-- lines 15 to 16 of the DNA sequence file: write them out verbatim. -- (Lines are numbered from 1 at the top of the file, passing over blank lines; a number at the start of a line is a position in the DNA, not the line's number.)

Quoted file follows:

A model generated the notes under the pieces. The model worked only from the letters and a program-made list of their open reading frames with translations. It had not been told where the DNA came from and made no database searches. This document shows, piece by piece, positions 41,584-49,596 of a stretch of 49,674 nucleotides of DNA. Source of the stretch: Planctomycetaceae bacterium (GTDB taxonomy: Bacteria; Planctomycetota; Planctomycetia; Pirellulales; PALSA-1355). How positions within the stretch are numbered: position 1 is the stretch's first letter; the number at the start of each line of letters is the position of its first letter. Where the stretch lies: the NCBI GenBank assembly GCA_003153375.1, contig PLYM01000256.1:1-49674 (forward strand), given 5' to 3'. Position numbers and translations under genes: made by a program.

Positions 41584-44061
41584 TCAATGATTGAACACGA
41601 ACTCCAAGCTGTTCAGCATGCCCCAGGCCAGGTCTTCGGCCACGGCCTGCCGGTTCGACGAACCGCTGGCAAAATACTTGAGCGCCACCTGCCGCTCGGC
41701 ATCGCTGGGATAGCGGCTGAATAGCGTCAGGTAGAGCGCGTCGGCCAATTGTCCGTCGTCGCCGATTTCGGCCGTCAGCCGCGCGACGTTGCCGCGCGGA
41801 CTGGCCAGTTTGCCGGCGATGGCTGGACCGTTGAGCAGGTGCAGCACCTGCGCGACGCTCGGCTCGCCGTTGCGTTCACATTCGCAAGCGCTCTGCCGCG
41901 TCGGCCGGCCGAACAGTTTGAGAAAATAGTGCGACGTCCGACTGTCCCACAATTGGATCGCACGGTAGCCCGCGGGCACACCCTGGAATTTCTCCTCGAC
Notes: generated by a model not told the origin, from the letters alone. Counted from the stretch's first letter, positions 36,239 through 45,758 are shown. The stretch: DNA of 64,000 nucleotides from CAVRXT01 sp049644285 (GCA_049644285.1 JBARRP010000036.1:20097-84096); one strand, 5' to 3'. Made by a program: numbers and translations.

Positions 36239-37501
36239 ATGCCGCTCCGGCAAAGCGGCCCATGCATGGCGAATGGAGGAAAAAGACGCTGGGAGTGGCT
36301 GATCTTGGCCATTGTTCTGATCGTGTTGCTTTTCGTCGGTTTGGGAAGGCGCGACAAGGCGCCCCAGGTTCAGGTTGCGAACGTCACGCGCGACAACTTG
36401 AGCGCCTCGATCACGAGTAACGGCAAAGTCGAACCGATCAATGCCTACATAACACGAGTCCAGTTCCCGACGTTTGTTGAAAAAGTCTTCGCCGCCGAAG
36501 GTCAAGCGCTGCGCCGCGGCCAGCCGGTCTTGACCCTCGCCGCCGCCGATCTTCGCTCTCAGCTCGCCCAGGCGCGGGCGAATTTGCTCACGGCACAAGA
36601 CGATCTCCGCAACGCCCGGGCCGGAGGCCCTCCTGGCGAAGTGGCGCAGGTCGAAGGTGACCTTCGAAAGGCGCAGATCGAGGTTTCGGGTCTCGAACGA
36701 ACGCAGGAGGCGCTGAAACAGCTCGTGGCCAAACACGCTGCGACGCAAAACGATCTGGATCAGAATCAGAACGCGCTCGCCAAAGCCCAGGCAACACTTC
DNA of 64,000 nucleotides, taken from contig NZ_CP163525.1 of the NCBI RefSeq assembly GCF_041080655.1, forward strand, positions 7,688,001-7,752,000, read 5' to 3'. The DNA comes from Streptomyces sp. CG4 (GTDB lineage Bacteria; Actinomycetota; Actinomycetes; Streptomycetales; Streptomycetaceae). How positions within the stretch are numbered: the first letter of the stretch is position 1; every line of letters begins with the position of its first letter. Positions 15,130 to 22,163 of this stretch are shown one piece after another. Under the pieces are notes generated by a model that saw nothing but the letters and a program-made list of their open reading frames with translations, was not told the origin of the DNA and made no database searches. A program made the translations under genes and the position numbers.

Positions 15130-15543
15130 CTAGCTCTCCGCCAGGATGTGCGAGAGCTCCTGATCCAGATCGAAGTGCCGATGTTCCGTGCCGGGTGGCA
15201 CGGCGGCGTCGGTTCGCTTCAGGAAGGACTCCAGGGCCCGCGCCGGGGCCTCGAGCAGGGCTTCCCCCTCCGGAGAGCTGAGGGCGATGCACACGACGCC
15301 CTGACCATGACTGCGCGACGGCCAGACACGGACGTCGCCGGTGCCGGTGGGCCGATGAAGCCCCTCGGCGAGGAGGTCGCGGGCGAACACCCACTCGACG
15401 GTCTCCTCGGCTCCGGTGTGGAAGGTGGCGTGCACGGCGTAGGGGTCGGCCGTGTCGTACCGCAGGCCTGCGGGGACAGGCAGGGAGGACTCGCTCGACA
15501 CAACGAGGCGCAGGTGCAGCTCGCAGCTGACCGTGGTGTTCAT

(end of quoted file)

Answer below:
36701 ACGCAGGAGGCGCTGAAACAGCTCGTGGCCAAACACGCTGCGACGCAAAACGATCTGGATCAGAATCAGAACGCGCTCGCCAAAGCCCAGGCAACACTTC
DNA of 64,000 nucleotides, taken from contig NZ_CP163525.1 of the NCBI RefSeq assembly GCF_041080655.1, forward strand, positions 7,688,001-7,752,000, read 5' to 3'. The DNA comes from Streptomyces sp. CG4 (GTDB lineage Bacteria; Actinomycetota; Actinomycetes; Streptomycetales; Streptomycetaceae). How positions within the stretch are numbered: the first letter of the stretch is position 1; every line of letters begins with the position of its first letter. Positions 15,130 to 22,163 of this stretch are shown one piece after another. Under the pieces are notes generated by a model that saw nothing but the letters and a program-made list of their open reading frames with translations, was not told the origin of the DNA and made no database searches. A program made the translations under genes and the position numbers.